Overall food waste diversion programs, although small compared to Nada’s overall carbon footprint, offset more than Scope 1 and 2 emissions in both years. Food waste diversion programs are a viable way to offset Scope 1 and 2 emissions, as well as some Scope 3 emissions. 

Discussion and Recommendations

The carbon footprint accounting guidelines categorizes a reporting entity’s emissions into Scope 1, 2, and 3 (direct emissions, indirect emissions, and value chain emissions respectively). Although this is a well-established methodology of conducting a carbon footprint, there have been criticisms around the problem of “framing” that arises in all carbon footprint accounting studies. When deciding whether certain emissions fall within or outside of a reporting entity’s boundary, judgements have to be made about ownership, control, and responsibility [v10]. In other words, the setting of an entity’s operational boundaries can be arbitrary and malleable to some extent. It is possible to manipulate the scope in which certain emissions fall. For example, a reporting entity could sell assets and lease them back. In this way, those assets would be outside of the reporting entity’s boundaries, thus moving from direct emissions to value chain emissions. The authors suggested a new approach of framing carbon accounting disclosure. This approach looks at each reporting entity’s business model holistically, and dissects it into mutually-exclusive stakeholder relations that involve carbon emissions. Using this approach, reporting entities would disclose the emissions from each stakeholder relation. The authors argue that this business model approach would increase the visibility of carbon generating relations, and avoid arbitrariness.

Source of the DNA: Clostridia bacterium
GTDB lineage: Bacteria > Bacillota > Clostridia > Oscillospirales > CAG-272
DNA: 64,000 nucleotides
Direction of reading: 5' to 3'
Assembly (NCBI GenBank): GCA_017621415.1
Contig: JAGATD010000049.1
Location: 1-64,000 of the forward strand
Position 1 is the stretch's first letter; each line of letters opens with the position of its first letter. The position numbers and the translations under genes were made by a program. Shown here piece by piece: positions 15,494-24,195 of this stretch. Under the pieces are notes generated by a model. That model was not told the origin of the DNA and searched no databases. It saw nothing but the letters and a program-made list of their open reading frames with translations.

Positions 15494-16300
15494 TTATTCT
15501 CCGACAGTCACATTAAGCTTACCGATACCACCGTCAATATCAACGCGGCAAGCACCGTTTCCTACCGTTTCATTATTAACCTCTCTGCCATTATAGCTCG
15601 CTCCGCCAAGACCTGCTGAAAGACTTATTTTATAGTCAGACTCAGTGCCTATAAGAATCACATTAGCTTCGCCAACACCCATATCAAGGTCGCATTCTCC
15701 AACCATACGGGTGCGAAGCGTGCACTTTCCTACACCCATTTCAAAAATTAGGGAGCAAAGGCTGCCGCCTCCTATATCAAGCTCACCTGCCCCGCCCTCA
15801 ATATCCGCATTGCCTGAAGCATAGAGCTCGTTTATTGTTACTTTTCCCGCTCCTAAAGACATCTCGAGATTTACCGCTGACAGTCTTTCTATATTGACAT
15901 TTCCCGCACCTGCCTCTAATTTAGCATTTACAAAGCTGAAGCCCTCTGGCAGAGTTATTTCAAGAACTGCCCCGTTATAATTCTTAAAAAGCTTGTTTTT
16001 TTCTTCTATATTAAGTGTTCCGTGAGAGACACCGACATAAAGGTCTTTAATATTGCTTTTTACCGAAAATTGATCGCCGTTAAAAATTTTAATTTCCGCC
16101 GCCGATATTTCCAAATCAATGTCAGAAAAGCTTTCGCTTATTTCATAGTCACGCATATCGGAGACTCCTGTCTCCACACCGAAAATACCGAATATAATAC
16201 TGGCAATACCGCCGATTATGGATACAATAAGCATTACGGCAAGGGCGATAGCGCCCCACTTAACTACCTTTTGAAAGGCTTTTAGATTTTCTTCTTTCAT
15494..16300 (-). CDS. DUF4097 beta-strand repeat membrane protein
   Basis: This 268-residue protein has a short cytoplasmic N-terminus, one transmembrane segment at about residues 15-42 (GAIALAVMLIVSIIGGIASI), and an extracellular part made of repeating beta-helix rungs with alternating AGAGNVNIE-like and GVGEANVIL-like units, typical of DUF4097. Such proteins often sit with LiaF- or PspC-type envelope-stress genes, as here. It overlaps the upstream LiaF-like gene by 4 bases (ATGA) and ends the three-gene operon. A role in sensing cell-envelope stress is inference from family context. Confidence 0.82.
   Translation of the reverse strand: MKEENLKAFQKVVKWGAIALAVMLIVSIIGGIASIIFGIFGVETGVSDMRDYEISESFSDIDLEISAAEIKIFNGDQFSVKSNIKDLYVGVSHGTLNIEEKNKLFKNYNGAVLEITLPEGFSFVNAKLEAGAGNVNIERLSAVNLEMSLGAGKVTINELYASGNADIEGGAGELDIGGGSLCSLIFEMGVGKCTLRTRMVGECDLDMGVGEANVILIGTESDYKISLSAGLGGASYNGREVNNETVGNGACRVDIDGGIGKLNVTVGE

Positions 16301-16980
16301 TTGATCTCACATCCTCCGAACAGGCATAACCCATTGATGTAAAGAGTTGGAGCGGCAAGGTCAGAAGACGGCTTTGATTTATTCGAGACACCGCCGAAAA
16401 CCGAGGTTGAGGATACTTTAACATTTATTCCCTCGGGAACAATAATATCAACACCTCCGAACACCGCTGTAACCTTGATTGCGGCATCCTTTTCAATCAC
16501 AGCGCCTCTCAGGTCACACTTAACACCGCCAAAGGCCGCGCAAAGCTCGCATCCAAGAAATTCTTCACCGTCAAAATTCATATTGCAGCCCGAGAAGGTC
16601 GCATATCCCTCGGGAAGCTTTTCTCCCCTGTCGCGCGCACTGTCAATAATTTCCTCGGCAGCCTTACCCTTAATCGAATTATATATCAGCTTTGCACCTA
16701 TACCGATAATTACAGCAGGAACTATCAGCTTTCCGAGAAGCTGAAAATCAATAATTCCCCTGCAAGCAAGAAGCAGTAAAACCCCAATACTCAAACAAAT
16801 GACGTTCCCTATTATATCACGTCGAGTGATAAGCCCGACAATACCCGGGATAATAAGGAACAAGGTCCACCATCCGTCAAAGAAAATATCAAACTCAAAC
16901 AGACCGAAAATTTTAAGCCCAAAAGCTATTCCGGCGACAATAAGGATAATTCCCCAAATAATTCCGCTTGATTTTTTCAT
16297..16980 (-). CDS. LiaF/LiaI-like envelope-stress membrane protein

Although this criticism for the framing problem is valid and should be further investigated and debated, it does not particularly concern this carbon accounting analysis for Nada. The problem with arbitrariness in setting operational boundaries is that reporting entities could take advantage of the fact that Scope 3 emissions are optional to report, and find loopholes to move certain emissions from Scope 1 to Scope 3. However, in the case of this study, Nada chose to report on the two Scope 3 categories that typically represent the majority of grocery stores’ carbon footprint. Ultimately, Nada’s goal through this study is to increase visibility on which supplier relations and products contribute the most carbon emissions, thus taking the first step to reduce emissions throughout the supply chain by leveraging supplier relations. In this sense, this study is aiming for the same goal as the authors that suggested the business model framing approach.

Our results show that the majority of Nada’s carbon footprint comes from Scope 3, which in both years made up over 99% of the entire carbon footprint. Specifically, upstream transportation represented about 17% in 2019, and 20% in 2020, while purchased goods and services represented about 83% and 79% in 2019 and 2020, respectively. The next logical step would be to reduce emissions from the hotspots. The hotspot for upstream transportation is the supplier ULINE, which contributed 58% and 70% of total upstream transportation emissions in 2019 and 2020, respectively and was by far the most emission intensive supplier on a per dollar basis.

However, sources of uncertainty exist in our methodology for upstream transportation emissions. First, the product weights were not available, and we approximated the weights from each supplier by the product that represented the most spend from Nada. Second, the type of vehicles used by each supplier is unknown; therefore, the emission factors are unknown. We assumed that all transportation trips used the same vehicle (3.5t – 16t lorry, Ecoinvent).

The hotspots for purchased goods and services were the following product categories:
  • Vegetable and melon farming
  • Fruit and tree nut farming
  • Grain farming
  • Oilseed farming
  • Other crop farming